Patrick Besta, Owner, Med-Equip Products LC

Q: You’re a multi-sport adaptive athlete. Do you have a favorite?
Out of wheelchair tennis, basketball and softball, I would have to say I like them all because they offer different experiences. I enjoy the challenge of playing tennis as an individual sport, but like having a team to play with as well. I like to be competitive and am always working on my techniques or skills to get better. This way I am keeping active all year round.

Q: Are there any sports you haven’t tried and would like to?
Race car driving would be fun to try.

Q: We hear you’re an avid traveler. Where is your dream destination?
Australia. I have always wanted to go there, but would have to go when it is summer there. I like hot weather destinations. It is not fun being in the snow when you use a wheelchair. I have been to Hawaii and really liked it — one of my favorites so far.  

Q: Do you have a go-to phrase you turn to when facing challenges?
I feel lucky when I think about my life now and always think my situation could be a lot worse. Lots of people look at me and think it must be awful being in a wheelchair. I am used to it and don’t feel bad at all. I have a plaque with a picture of a basketball hoop on my desk that I like to live by. It says, “Opportunity: You miss 100% of the shots you don’t take.” 

Q: Will the Lions ever win a Super Bowl?
Maybe this is the year! Isn’t that what we always say?


Massi Bechiri, Landlord; construction/sheet-metal fabrication

Massi Bechiri, Landlord; construction/sheet-metal fabrication
Q: Where can we catch you out on a Friday night?
On a Friday night, I might be on a date with my wife or having a drink with a friend at Brewery Vivant or The Meanwhile. Either way, my Friday nights are usually spent in meaningful conversations about politics, religion, world issues — or futbol (not the American kind).

Q: Who inspires you?
There are so many personalities that inspire me, from Jesus to Mahatma Ghandi to Mother Theresa to Matoub Lounes, a leading voice for democracy and human rights for Berbers in Algeria, where I am from. I’m inspired by the ways they fought for justice.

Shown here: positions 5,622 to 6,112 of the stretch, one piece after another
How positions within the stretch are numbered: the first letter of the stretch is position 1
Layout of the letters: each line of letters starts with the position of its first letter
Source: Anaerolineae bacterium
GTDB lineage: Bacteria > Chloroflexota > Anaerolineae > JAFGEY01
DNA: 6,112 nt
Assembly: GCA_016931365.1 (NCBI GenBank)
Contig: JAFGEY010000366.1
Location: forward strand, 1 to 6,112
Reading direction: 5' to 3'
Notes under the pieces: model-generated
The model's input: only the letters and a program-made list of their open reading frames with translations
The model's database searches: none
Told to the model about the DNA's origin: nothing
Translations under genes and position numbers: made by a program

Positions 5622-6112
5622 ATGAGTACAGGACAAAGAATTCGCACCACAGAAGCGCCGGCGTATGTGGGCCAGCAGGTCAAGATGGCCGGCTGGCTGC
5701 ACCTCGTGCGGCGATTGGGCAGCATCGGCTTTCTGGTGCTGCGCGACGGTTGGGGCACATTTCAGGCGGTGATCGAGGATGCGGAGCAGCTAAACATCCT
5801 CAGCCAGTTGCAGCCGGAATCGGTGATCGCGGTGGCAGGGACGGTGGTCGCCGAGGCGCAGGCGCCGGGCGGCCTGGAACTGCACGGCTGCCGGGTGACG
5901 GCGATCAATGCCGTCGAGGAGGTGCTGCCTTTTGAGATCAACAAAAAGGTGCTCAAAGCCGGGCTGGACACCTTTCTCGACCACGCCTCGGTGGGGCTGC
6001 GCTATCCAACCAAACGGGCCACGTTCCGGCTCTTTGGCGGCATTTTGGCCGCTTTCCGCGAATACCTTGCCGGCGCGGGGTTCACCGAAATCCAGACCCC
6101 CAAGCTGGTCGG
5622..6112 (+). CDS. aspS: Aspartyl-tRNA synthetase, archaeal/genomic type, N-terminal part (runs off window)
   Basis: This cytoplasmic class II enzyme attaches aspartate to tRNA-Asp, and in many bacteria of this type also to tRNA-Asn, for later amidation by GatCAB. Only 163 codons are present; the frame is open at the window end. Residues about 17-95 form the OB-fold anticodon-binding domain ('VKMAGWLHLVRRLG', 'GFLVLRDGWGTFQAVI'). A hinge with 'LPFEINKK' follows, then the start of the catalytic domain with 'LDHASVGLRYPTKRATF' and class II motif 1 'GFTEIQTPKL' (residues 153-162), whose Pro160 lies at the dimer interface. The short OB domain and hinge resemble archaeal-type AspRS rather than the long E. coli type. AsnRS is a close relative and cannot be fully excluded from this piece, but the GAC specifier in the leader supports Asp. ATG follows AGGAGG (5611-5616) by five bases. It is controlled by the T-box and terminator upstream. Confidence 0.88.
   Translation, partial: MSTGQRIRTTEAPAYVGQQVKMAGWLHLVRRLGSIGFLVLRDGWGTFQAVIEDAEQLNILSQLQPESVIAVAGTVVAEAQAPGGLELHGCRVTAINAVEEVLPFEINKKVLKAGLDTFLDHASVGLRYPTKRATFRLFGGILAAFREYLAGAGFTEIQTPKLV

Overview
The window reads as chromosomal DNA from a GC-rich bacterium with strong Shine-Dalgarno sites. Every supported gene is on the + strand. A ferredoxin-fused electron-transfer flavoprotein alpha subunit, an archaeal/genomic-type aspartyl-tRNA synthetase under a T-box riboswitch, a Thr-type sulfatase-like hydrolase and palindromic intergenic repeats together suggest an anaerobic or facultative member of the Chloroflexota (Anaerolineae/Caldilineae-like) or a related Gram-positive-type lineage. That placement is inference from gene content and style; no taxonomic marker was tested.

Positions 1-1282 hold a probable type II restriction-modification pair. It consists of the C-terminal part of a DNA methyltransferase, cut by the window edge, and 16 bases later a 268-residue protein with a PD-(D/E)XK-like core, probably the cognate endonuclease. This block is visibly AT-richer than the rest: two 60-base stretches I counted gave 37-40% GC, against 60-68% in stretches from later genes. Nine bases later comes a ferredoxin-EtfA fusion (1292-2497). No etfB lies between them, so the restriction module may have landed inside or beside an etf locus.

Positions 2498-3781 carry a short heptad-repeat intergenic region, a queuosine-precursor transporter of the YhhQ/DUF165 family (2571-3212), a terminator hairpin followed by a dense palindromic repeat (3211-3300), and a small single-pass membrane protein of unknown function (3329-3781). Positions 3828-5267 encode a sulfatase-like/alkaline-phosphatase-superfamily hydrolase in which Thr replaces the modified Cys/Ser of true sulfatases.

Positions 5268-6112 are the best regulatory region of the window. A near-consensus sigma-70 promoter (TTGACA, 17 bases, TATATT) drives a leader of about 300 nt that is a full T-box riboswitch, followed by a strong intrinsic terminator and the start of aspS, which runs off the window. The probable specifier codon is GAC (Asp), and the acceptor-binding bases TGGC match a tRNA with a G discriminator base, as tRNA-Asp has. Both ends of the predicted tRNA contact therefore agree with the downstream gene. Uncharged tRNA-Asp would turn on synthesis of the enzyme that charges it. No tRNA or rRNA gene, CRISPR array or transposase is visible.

Q: What’s your favorite thing about Grand Rapids?
The restaurants and breweries. The food and brewing cultures are incredible here.

Q: What’s the last concert you attended?
My most memorable concert would be with Matoub Lounes (also an Algerian musician; he was assassinated in 1998). I had the chance to visit him in his house just a week before he was killed. But that was 20 years ago; more recently, I always really enjoy concerts at Meijer Gardens or anything outdoors.

Ruben Elder, Landscape artist; creator, Ruben’s Chuck Wagon BBQ Sauce
Q: People rave about your BBQ sauces. What was it like seeing your sauce on local grocery shelves?
It felt great. I knew it would be a long process, but when we would do demos, we’d have 200 to 300 people lining up. I knew the sauce was excellent.

Q: Can you tell us your secret?
I can’t tell that! But I grew up in East Texas watching my dad cook, so I gained a lot of what I use from him. The first time people really told me I should sell it was when I was working at Michigan Plating and Stamping in the ’60s and there weren’t many places to eat. We only got 15 minutes, so I said, ‘I’m gonna cook.’ I made a grill and they’d bring in wild game, and I started making my sauce to put on and they said, ‘You have talent.’


Ruben Elder, Landscape artist; creator, Ruben’s Chuck Wagon BBQ Sauce

Q: You’re also known for your landscaping abilities. How’d you discover your talent?
That was another East Texas thing with my dad — he was a landscaper. I always wanted to do it and he didn’t think that I could because I wanted to do things different. Once I came to Michigan, I started. I look at a bush for 30 seconds and then I can do something with it — and it’s never the same thing twice.

Q: Do you still like doing it?
Yeah, it’s how I find my peace and it’s where I get my exercise. It’s all in your head, really. Like what people do with pencil and paper, I do with clippers — I’m an artist. I want to start reaching out and teaching kids my skills. I mean, I make it look so easy!

Q: When you’re not hard at work on those things, where can we find you?
In the basement — my “clubhouse” — watching my big TV. I love sports. I’m a Lions fan, even though I think I did more damage to my heart by watching them play than by playing football myself. I was set to be drafted right out of high school, but I decided to go to college instead. Now with all the things they’re finding out about concussions and all that, I think I made the right choice. GR